A reviewer at Entertainment Weekly posted his review of the film, criticizing it for ignoring one of the central themes of the book:
There is one important aspect of the original novel that is almost entirely absent from the movie: The darkly funny way in which Collins directly accuses the audience. As in, us. Weirdly, by turning the book into such a fan-baiting crowdpleaser, the movie version of Hunger Games seems to oddly miss the point of its own source material.
I see what he’s saying, but I think he’s missing the bigger picture. Darren Franich is writing his review in a context less plausible than the world of The Hunger Games. I, too, am a fan of the book, and I appreciate Suzanne Collins biting commentary about our complicity in the darker side of reality television. But movies adapted from books are reductive by nature. I don’t know how fast Mr. Franich reads, but it took ME a lot longer to read The Hunger Games than the movie’s 142-minute running time. Choices had to be made. I thought the filmmakers skillfully chose to focus more on the theme of the morality of survival: How much of yourself will you give away to save your own life? What is worth risking your life for? These are powerful questions for a Hollywood movie.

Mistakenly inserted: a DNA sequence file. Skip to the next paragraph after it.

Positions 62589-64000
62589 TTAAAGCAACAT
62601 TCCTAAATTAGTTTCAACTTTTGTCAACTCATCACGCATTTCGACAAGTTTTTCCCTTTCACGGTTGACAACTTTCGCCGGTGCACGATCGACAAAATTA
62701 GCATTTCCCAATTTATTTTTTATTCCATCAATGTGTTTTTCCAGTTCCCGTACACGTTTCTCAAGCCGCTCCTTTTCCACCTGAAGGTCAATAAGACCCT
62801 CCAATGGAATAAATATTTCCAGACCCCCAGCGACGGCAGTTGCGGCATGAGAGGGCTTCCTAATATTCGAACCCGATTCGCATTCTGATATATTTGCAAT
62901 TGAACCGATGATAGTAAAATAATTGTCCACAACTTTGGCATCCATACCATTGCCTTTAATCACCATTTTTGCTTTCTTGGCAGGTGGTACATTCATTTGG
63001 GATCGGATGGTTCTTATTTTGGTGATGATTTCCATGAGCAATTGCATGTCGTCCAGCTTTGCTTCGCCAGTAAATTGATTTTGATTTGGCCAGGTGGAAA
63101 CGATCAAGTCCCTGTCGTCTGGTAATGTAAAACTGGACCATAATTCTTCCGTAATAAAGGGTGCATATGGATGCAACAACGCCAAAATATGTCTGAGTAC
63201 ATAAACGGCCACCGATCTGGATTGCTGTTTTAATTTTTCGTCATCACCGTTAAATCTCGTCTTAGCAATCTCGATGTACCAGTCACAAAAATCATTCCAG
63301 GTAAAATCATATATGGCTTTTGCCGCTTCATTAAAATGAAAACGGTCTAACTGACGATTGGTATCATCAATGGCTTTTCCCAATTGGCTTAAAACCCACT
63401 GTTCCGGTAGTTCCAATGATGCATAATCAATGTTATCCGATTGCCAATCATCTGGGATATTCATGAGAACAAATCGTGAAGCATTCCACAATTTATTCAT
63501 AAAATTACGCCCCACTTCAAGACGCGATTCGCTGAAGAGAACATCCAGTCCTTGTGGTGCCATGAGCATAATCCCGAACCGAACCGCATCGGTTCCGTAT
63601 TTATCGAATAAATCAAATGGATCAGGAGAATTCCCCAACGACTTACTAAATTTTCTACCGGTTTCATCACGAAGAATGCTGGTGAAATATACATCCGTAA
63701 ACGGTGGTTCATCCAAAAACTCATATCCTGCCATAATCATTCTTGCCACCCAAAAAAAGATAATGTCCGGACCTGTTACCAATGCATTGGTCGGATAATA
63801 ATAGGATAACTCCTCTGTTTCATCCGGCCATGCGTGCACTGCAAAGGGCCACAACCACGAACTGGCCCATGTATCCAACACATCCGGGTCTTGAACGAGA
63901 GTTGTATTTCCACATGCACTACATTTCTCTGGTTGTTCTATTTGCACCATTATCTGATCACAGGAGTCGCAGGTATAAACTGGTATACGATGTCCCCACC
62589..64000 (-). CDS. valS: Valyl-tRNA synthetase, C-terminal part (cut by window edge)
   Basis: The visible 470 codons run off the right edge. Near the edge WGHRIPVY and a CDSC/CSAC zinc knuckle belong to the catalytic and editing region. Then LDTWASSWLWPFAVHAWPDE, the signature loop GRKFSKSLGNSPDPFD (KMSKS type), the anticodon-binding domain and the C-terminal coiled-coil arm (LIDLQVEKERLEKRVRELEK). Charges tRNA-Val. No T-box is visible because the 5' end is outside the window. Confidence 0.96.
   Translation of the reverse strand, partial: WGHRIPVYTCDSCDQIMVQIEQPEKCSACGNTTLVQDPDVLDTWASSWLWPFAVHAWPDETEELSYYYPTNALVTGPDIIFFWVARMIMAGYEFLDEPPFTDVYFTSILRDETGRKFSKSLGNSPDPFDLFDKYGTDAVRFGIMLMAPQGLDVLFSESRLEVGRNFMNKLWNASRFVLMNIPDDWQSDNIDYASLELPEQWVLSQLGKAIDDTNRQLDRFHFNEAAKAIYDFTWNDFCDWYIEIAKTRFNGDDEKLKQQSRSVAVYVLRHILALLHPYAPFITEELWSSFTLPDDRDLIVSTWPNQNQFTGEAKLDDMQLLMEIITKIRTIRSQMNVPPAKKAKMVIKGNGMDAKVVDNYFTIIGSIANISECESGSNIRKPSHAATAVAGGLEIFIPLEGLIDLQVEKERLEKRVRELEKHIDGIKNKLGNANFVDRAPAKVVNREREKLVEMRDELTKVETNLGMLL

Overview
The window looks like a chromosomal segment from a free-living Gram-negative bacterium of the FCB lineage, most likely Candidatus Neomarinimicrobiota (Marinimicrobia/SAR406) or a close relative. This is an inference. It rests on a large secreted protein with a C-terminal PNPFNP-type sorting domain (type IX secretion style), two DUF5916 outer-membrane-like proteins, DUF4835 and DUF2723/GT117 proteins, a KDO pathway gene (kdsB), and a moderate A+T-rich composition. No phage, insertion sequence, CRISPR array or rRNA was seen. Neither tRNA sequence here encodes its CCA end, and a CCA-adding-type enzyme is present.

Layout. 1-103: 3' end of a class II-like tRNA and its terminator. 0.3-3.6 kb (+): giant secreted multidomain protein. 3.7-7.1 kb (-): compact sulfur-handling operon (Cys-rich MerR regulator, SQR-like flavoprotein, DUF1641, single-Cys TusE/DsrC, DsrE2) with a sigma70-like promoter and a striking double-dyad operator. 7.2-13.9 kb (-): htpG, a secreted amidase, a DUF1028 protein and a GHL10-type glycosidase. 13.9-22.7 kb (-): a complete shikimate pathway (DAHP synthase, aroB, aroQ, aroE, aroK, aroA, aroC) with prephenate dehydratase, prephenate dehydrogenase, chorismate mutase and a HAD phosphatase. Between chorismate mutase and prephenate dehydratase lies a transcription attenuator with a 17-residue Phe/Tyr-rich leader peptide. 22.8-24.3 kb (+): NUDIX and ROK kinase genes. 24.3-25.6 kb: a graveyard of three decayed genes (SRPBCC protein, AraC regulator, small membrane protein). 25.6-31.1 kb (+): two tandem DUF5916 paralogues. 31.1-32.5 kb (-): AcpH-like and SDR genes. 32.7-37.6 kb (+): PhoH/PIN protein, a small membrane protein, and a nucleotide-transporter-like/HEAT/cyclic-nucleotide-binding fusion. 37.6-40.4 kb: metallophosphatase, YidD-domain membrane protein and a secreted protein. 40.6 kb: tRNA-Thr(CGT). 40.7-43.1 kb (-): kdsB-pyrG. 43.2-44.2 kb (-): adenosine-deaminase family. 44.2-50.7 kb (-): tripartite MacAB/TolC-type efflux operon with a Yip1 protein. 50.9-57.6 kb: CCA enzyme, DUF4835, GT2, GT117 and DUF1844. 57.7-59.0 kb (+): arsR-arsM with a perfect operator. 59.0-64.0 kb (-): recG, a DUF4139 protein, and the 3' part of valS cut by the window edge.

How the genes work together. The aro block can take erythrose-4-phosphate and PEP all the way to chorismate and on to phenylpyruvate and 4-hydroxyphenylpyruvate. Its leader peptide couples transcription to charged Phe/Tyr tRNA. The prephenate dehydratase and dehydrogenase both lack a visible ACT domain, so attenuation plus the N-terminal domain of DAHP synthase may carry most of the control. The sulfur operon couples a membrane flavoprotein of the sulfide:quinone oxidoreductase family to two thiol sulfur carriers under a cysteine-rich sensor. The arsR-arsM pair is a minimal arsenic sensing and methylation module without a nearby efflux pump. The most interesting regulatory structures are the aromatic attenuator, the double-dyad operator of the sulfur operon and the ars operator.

We were NEVER going to get the movie that Franich complains we didn’t get. Something had to get left out. I agree that the end of this movie was rushed and a little unsatisfying. But so much else of the movie worked (and worked really well), that I can forgive it a few missteps.
The upside is that Catching Fire (the second story in the trilogy) is a much better place to explore the themes that were left out of this movie. I wouldn’t be surprised if that was a part of the decision to choose to leave them out of this movie. The book Catching Fire felt largely irrelevant to me (except for a few necessary plot events to set up the third book) because the first book was as effective as Franich argues. The filmmakers have remedied that and set up the second movie to be very powerful, if they do follow through. The whole first half of Catching Fire is about nothing else but Katniss’s efforts to please her audience, and ultimately her failure to do that through artifice and success by being true to herself.
In conclusion, I think Franich’s criticism is premature. Yes, The Hunger Games is not a perfect movie. But it’s a great start to what could become a very powerful sci-fi movie trilogy.